With less than a week to go until the Olympic women’s 20k race walk, 2009 World silver medalist Olive Loughnane takes time out of her busy schedule to chat to James Sullivan.

Olive Loughnane is an elite race walker from County Galway, Ireland. She has represented her country in major championships for over a decade and will contest her 4th Olympic Games in London. At the 2008 Olympics in Beijing she finished in 7th place in the 20k walk in a personal best of 1:27:45, second on the Irish all-time list after 2003 World silver medalist Gillian O’Sullivan. The following year she emulated her compatriot in taking the silver medal at the World Championships in Berlin, becoming only the 4th Irish person to claim a medal at the championships since their foundation in 1983.

Olive Loughnane after finishing 2nd at the 2009 World Championships

James: Thank you for taking the time to talk to The Running Review. So to begin, how did you first get involved in athletics?

Olive: I joined Loughrea Athletic Club when I was 12 years old.

James: Did you have a particular athletics idol growing up?

Olive: I loved to watch the Olympics. I remember the Coe/Ovett era and of course John Treacy’s Olympic silver medal in LA.

James: What drew you to race walking over other track and field events?

Olive: I was always curious about it. The club coach suggested I try it. I did it in the National League and it pretty much took off from there.

James: You finished 35th at your debut Olympic Games back in Sydney 2000. How important was that experience in your development from international novice to world-class athlete? With this in mind, should young up-and-coming athletes on B-Standards be sent to London to assist in their development?

Olive: I was ranked 52nd going into the Sydney so 35th was a good performance. The A standard at the time was 96 minutes and I did 94:59. Gillian O’Sullivan, who finished 10th, also had an A standard. The distance of the race went from 10k to 20k for Sydney so the standard was a bit more relaxed. That helped me get my foot on the ladder.

Do I think B standards should go? There are definitely a few obvious candidates. Mark English is a huge talent and consistently performs as does Thomas Barr. The Olympics are different to any other competition and there’s definitely an element of “event acclimatisation”. The quicker an athlete gets that out of the way the quicker they can perform. Different events have different age profiles so it would have to be decided on a case by case basis. For this to work, there would have to be a high level of trust between athletes and selectors.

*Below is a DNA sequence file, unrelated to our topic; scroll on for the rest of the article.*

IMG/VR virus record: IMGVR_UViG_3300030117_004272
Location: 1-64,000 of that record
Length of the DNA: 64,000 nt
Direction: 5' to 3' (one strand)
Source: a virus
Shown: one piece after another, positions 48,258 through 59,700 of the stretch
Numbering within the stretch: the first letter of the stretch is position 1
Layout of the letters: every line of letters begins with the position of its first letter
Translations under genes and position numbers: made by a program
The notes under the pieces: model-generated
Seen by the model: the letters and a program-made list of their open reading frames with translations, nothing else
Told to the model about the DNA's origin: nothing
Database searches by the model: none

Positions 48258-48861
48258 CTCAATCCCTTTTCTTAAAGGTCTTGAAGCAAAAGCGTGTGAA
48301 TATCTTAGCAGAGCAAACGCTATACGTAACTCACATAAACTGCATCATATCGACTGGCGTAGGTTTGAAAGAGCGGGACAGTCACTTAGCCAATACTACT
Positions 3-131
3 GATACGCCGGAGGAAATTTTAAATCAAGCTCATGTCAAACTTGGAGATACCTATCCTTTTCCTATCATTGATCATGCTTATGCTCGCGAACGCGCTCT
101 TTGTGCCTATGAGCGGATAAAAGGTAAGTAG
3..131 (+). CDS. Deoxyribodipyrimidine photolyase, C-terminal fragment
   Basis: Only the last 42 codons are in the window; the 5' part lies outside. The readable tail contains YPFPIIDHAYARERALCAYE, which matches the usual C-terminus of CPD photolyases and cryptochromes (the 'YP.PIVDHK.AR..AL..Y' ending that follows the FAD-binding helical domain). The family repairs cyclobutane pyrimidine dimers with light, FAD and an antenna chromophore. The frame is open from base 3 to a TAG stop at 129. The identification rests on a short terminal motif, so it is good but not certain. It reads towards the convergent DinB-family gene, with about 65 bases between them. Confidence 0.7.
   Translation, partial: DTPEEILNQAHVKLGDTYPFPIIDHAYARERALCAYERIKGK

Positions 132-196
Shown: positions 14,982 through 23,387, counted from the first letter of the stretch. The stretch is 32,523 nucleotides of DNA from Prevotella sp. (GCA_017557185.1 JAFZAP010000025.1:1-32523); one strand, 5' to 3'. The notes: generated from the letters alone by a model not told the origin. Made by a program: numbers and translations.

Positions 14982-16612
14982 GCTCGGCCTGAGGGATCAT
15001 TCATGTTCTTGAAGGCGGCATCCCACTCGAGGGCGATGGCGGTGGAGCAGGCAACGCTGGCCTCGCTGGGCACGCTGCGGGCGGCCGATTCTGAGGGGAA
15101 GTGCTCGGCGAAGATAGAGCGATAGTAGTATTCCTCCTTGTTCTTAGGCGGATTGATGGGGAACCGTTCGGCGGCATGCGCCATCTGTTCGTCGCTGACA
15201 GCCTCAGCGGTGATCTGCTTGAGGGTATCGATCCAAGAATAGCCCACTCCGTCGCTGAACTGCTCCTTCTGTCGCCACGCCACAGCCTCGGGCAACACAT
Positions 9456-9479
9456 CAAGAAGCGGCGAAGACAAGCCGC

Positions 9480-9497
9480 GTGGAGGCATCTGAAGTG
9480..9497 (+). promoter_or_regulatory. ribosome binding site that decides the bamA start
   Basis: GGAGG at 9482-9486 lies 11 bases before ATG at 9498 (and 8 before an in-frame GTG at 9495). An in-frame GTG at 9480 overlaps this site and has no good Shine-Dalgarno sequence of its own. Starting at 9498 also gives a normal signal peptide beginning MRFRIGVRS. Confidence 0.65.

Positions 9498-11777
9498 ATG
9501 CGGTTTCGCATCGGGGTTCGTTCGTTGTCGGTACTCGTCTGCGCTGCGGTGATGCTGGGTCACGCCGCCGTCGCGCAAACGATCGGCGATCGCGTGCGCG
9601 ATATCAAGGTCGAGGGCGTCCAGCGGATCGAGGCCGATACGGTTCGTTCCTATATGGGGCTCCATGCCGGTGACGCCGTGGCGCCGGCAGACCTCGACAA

7th at the Beijing Olympics

James: You made your big breakthrough at the Beijing Olympic Games, where you finished in 7th place, Ireland’s highest placing in athletics, and set a personal best time of 1:27:45 in the process. How would you describe that experience?

Olive: The race was the quickest race in history. It was one of those days when everything seemed to work. The race started very quickly. I held back from 4k to 8k and then let loose. I was the quickest in the field for the second 10k. In the end I ran out of road.

James: At the 2009 World Championships in Berlin you claimed the silver medal, becoming the 4th Irish person to reach the podium since the championships began in 1983. Can you put that experience into words?

Olive: I went into the race thinking “there are not three people stronger than me today”, but on the world stage you never know who’s going to spring a surprise. I was in a medal position from 13k on. The girl in 4th was on two warnings so she wasn’t in a position to chase. From 13k to 18.2k it was all about the colour of the medal. The Chinese girl clung on and clung on but eventually I pulled away. Despite the fact that I felt strong going in, I was a bit stunned after. It took a while to sink in fully. I think when I walked out for the medal ceremony it really hit me.

James: Do you ever stop and reflect on being in the illustrious company of Eamonn Coghlan, Sonia O’Sullivan, and Gillian O’Sullivan as Irish World Championship medallists?

Olive: It’s good company all right. I’m sure they feel the same about me :):)

James: Since Berlin you have had a few disappointments, namely the European Championships in Barcelona and the World Championships in Daegu. How would you assess the last couple of years?